And, lest we forget, there are some fairly absurd assumptions hidden in the fine print of the Magna quarterly report. Just as an example, the company is carrying "racing licenses" on its books as assets worth some $109 million. But racing licenses are simply the permits that the state gives to tracks that are actually conducting racing, so those so-called assets would simply disappear if the company ceased racing (which it might or might not have to do if the company were in bankruptcy). Mre importantly, racing licenses would be worth zero to anyone buying a track for its real estate potential, and that's the most likely source of buyers. More smoke and mirrors, I'm sure, await a more detailed examination of Magna's SEC filing, but this gives you some idea of the mess that the company is in.

The last time we heard a plan from Stronach for keeping Magna Entertainment alive and in the racing business, was last September, when he announced that he intended to sell a bunch of properties in order to make the company completely debt-free by the end of 2008. The latest quarterly report admits the obvious: that ain't gonna happen. Of the various Magna properties that he expected to sell, only the defunct Great Lakes Downs in Michigan, sold to the Little River Band of Ottawa Indians for a fire-sale $4.5 million, has actually been disposed of. Still on the block, with no takers in sight, are Magna's land in Dixon, CA, once intended as the site of a new race track; and additional landholdings in upstate New York, Ocala, at Gulfstream and near Laurel in Maryland, as well as the Magna Racino in Frank's homeland of Austria. Also for sale are three race tracks: Portland Meadows in Oregon, Thistledown in Ohio and Remington Park in Oklahoma. And the newest quarterly filing adds to the for-sale list: Stronach is willing to sell interests in the hotel-retail-condo development and parking lot rising up in what used to be Gulfstream's beautiful paddock and back yard; and, most surprisingly, a majority interest in Santa Anita seems to be on the block. Assuming that anyone would be willing to partner with Stronach, that would leave Magna with control of only Gulfstream and the Maryland tracks, Laurel and Pimlico. A far cry from the empire contemplated just a few years ago.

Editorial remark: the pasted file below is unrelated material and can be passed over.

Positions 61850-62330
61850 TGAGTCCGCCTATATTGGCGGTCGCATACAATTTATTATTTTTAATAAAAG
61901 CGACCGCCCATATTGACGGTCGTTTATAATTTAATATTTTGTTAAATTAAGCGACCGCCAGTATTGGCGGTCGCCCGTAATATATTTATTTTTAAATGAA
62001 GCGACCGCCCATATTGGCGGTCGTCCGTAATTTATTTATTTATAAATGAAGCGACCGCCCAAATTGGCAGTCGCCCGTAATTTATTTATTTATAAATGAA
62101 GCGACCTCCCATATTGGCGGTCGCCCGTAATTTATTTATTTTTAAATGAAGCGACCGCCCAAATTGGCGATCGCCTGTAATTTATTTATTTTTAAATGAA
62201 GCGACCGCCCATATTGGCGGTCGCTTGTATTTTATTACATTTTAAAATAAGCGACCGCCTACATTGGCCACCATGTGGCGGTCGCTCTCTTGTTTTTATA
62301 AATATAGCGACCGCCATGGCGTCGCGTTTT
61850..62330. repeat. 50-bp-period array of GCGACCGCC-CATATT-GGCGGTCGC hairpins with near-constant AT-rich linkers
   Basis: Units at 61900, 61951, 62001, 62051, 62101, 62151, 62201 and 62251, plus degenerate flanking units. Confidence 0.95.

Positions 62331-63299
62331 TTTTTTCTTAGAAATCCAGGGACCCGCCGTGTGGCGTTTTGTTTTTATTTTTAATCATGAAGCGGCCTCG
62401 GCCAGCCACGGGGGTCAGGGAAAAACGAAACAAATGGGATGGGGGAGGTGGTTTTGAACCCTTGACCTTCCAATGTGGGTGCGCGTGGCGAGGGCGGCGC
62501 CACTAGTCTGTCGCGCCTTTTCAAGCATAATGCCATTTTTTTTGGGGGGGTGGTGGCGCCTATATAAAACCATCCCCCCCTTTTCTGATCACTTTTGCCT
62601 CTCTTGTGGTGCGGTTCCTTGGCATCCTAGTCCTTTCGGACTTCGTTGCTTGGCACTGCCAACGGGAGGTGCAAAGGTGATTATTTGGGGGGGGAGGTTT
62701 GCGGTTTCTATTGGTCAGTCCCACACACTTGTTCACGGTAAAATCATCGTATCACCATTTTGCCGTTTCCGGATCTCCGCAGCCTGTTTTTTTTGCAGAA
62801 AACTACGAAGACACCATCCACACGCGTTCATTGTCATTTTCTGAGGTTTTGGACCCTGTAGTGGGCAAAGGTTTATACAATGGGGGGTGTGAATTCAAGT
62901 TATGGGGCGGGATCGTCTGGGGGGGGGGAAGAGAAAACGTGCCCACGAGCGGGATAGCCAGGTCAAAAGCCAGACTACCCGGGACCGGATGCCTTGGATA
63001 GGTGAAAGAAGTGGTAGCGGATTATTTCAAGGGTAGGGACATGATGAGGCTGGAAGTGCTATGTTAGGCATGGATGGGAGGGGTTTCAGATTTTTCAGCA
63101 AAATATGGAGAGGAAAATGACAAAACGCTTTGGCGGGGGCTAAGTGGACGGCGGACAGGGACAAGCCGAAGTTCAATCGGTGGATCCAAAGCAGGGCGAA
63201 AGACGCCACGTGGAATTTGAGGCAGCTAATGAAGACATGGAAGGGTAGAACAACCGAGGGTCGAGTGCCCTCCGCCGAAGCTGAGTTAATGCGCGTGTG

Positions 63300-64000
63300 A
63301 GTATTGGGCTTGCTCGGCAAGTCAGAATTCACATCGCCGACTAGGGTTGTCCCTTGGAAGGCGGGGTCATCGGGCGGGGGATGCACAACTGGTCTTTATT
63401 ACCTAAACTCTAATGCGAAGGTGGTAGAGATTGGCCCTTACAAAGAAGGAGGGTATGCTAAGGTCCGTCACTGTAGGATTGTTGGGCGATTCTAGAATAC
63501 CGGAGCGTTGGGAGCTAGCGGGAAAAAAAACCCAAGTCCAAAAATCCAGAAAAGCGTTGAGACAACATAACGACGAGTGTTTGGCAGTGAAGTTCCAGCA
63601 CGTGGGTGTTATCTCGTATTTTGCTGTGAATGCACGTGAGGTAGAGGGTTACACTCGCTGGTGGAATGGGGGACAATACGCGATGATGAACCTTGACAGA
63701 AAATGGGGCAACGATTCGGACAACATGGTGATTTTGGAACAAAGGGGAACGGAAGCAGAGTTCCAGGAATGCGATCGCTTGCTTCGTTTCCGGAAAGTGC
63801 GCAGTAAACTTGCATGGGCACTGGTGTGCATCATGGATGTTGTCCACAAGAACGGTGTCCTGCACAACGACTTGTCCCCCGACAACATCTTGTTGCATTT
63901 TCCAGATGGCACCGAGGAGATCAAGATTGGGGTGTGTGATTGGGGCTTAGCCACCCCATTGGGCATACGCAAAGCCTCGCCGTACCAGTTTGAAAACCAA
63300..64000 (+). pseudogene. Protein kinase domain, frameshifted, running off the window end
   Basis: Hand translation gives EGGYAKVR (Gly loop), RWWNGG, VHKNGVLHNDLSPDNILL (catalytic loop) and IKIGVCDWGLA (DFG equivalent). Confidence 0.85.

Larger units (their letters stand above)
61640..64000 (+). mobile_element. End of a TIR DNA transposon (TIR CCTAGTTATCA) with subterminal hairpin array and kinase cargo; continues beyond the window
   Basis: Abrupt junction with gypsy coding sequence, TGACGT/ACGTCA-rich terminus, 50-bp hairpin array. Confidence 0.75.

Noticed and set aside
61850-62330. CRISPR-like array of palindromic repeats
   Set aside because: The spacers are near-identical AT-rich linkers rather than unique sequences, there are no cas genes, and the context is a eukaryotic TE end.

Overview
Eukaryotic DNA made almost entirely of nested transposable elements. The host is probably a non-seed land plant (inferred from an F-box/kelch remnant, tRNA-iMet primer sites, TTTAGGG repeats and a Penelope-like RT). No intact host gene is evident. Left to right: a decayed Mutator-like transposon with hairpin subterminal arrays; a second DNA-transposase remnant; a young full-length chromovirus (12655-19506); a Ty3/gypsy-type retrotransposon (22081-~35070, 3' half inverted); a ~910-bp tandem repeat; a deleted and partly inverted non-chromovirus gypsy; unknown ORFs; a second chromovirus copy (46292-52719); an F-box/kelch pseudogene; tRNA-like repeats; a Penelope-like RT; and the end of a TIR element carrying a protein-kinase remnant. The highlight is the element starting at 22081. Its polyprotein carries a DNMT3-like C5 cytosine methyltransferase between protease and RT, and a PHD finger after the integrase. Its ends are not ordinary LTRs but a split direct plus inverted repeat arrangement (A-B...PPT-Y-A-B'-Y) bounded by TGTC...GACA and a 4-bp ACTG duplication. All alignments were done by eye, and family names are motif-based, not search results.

Of course, getting all these asset sales done before Magna runs out of cash is pretty unlikely in the current real estate market. A much more likely scenario, given the increasing opposition to Stronach's restructuring plans among the minority shareholders in various Stronach companies, is that one or more creditors will push the company into bankruptcy.

And when that happens, the fate of the race tracks will be out of the hands of racing people. Sure, there will be racing industry bidders for the prime properties-- Churchill comes, inevitably, to mind -- but the duty of the bankruptcy court is to get as much as it can for the creditors, and most of the race tracks are probably worth more as real estate development locations than they are as functioning tracks. So, while we may be glad to see Stronach go, and not above just a little schadenfreude (dictionary: a malicious satisfaction derived from the misfortunes of others), Magna's over-reaching and subsequent downfall could take a good chunk of America's race tracks down with it.

In a conference call discussing the quarterly results, Stronach said "I think I'm reasonably intelligent." Well, reasonable people may differ. As another reasonably intelligent person said, "you gotta know when to hold 'em and when to fold 'em." Frank, it's time to fold, while we perhaps have time to rescue some of those tracks before they become tracts. Make a deal with someone who still cares about racing, and who has the financial resources to protect the race tracks as they are, or, even better, as they were before you took over.